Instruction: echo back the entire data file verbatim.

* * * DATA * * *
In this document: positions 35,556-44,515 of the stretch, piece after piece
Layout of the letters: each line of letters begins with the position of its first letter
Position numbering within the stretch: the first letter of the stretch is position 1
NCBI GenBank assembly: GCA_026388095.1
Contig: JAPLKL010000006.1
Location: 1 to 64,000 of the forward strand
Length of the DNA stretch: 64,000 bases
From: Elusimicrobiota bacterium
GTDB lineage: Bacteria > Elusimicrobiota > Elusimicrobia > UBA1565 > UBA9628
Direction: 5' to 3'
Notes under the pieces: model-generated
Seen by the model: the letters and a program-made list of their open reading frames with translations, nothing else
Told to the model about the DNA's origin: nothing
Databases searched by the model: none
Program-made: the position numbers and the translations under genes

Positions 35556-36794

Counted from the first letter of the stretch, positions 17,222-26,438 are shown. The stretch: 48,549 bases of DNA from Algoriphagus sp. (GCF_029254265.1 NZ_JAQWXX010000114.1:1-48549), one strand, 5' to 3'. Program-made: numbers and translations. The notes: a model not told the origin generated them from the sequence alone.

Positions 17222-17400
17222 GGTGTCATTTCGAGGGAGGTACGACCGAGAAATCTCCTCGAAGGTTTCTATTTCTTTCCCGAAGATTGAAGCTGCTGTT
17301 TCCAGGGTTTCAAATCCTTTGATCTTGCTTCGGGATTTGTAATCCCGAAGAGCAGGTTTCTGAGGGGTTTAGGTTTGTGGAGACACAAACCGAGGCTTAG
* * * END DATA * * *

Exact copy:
In this document: positions 35,556-44,515 of the stretch, piece after piece
Layout of the letters: each line of letters begins with the position of its first letter
Position numbering within the stretch: the first letter of the stretch is position 1
NCBI GenBank assembly: GCA_026388095.1
Contig: JAPLKL010000006.1
Location: 1 to 64,000 of the forward strand
Length of the DNA stretch: 64,000 bases
From: Elusimicrobiota bacterium
GTDB lineage: Bacteria > Elusimicrobiota > Elusimicrobia > UBA1565 > UBA9628
Direction: 5' to 3'
Notes under the pieces: model-generated
Seen by the model: the letters and a program-made list of their open reading frames with translations, nothing else
Told to the model about the DNA's origin: nothing
Databases searched by the model: none
Program-made: the position numbers and the translations under genes

Positions 35556-36794

Counted from the first letter of the stretch, positions 17,222-26,438 are shown. The stretch: 48,549 bases of DNA from Algoriphagus sp. (GCF_029254265.1 NZ_JAQWXX010000114.1:1-48549), one strand, 5' to 3'. Program-made: numbers and translations. The notes: a model not told the origin generated them from the sequence alone.

Positions 17222-17400
17222 GGTGTCATTTCGAGGGAGGTACGACCGAGAAATCTCCTCGAAGGTTTCTATTTCTTTCCCGAAGATTGAAGCTGCTGTT
17301 TCCAGGGTTTCAAATCCTTTGATCTTGCTTCGGGATTTGTAATCCCGAAGAGCAGGTTTCTGAGGGGTTTAGGTTTGTGGAGACACAAACCGAGGCTTAG